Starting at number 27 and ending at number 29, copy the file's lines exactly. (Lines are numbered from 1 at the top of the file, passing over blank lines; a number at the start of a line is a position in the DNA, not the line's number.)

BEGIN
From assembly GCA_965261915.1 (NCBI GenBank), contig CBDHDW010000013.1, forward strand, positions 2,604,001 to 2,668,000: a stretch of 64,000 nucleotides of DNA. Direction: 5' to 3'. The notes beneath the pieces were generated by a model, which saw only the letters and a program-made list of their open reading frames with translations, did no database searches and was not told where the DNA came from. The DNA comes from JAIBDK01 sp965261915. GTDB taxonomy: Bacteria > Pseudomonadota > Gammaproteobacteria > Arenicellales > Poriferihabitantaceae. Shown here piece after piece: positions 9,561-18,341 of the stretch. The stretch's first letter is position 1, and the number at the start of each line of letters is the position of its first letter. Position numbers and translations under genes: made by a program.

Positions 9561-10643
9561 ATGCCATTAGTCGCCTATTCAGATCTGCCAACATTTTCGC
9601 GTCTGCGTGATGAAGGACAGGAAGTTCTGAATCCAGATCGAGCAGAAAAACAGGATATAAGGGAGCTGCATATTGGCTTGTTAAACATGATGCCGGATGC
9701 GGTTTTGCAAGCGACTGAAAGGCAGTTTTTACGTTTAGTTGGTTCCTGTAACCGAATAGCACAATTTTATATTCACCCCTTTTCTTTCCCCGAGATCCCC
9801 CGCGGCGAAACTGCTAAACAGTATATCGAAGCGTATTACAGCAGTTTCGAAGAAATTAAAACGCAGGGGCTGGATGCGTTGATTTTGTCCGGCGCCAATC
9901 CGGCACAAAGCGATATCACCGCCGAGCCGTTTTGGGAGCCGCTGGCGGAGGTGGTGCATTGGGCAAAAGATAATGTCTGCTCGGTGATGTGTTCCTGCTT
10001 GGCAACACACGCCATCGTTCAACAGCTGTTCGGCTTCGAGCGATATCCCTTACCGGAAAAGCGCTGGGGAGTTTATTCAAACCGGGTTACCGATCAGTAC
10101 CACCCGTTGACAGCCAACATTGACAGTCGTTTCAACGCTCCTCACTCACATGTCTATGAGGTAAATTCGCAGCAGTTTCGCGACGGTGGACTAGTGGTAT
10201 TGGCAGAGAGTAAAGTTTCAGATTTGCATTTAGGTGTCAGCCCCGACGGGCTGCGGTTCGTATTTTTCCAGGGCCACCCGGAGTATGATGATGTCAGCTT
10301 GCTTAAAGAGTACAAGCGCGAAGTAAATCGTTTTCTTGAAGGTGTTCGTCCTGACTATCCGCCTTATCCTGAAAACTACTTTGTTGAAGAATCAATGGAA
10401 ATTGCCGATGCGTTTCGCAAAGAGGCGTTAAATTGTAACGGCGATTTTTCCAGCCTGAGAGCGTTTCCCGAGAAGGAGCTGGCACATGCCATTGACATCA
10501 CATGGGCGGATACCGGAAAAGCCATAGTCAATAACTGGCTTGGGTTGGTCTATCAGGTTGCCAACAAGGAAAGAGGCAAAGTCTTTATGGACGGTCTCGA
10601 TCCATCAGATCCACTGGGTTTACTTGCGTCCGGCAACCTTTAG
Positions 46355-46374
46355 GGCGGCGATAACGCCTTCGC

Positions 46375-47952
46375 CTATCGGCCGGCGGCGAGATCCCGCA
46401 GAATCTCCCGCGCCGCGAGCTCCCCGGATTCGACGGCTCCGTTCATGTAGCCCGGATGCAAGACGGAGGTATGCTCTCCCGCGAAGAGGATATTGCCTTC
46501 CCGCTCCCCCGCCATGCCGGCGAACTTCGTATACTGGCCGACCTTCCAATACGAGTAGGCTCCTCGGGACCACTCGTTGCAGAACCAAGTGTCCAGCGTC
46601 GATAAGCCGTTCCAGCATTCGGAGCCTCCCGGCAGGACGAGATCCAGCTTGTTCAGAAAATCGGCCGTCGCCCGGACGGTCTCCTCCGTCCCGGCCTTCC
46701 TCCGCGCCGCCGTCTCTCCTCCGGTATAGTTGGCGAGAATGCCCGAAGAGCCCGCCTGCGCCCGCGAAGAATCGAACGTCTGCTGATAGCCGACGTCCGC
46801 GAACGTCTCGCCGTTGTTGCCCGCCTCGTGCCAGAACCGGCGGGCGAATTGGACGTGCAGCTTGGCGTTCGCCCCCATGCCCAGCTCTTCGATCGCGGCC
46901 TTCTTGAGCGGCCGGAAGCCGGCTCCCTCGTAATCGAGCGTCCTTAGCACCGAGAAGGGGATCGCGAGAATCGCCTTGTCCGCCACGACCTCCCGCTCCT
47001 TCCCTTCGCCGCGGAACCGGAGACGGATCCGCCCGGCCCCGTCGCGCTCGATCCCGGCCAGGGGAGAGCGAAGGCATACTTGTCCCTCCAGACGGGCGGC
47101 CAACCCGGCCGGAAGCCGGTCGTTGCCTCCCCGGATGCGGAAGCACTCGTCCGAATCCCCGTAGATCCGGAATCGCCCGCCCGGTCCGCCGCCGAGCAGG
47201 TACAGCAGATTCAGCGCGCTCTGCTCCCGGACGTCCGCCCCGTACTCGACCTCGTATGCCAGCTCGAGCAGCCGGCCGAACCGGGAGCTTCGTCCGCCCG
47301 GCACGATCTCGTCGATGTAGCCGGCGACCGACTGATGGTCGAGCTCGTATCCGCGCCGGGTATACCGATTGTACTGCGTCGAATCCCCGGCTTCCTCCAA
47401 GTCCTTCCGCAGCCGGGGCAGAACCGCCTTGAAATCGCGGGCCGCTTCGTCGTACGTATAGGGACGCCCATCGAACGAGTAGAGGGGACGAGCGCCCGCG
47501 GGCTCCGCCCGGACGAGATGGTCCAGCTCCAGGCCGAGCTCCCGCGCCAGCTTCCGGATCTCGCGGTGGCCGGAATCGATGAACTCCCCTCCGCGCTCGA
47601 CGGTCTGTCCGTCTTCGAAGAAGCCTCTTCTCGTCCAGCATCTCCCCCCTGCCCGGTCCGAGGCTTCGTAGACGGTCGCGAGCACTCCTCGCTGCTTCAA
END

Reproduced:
47201 TACAGCAGATTCAGCGCGCTCTGCTCCCGGACGTCCGCCCCGTACTCGACCTCGTATGCCAGCTCGAGCAGCCGGCCGAACCGGGAGCTTCGTCCGCCCG
47301 GCACGATCTCGTCGATGTAGCCGGCGACCGACTGATGGTCGAGCTCGTATCCGCGCCGGGTATACCGATTGTACTGCGTCGAATCCCCGGCTTCCTCCAA
47401 GTCCTTCCGCAGCCGGGGCAGAACCGCCTTGAAATCGCGGGCCGCTTCGTCGTACGTATAGGGACGCCCATCGAACGAGTAGAGGGGACGAGCGCCCGCG